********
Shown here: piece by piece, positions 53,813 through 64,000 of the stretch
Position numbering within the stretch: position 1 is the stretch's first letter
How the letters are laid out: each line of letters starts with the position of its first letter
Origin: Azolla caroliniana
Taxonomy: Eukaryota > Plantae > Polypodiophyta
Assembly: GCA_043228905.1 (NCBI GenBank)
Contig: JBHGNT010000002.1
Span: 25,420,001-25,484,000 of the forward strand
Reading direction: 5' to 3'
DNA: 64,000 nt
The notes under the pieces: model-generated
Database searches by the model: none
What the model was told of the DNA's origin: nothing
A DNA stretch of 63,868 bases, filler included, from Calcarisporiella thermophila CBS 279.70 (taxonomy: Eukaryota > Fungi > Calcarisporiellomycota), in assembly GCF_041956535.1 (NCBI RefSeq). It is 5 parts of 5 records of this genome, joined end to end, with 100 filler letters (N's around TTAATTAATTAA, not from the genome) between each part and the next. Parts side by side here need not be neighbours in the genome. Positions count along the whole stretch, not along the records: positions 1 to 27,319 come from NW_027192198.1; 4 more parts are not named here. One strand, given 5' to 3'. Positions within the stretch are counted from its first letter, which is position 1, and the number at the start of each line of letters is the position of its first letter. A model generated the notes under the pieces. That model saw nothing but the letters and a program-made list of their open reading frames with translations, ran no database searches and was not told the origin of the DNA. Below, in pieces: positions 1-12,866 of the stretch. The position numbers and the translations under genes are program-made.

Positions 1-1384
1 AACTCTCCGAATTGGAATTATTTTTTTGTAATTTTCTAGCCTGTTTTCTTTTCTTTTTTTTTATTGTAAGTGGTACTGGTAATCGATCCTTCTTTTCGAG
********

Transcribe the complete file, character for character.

Shown here: piece by piece, positions 53,813 through 64,000 of the stretch
Position numbering within the stretch: position 1 is the stretch's first letter
How the letters are laid out: each line of letters starts with the position of its first letter
Origin: Azolla caroliniana
Taxonomy: Eukaryota > Plantae > Polypodiophyta
Assembly: GCA_043228905.1 (NCBI GenBank)
Contig: JBHGNT010000002.1
Span: 25,420,001-25,484,000 of the forward strand
Reading direction: 5' to 3'
DNA: 64,000 nt
The notes under the pieces: model-generated
Database searches by the model: none
What the model was told of the DNA's origin: nothing
A DNA stretch of 63,868 bases, filler included, from Calcarisporiella thermophila CBS 279.70 (taxonomy: Eukaryota > Fungi > Calcarisporiellomycota), in assembly GCF_041956535.1 (NCBI RefSeq). It is 5 parts of 5 records of this genome, joined end to end, with 100 filler letters (N's around TTAATTAATTAA, not from the genome) between each part and the next. Parts side by side here need not be neighbours in the genome. Positions count along the whole stretch, not along the records: positions 1 to 27,319 come from NW_027192198.1; 4 more parts are not named here. One strand, given 5' to 3'. Positions within the stretch are counted from its first letter, which is position 1, and the number at the start of each line of letters is the position of its first letter. A model generated the notes under the pieces. That model saw nothing but the letters and a program-made list of their open reading frames with translations, ran no database searches and was not told the origin of the DNA. Below, in pieces: positions 1-12,866 of the stretch. The position numbers and the translations under genes are program-made.

Positions 1-1384
1 AACTCTCCGAATTGGAATTATTTTTTTGTAATTTTCTAGCCTGTTTTCTTTTCTTTTTTTTTATTGTAAGTGGTACTGGTAATCGATCCTTCTTTTCGAG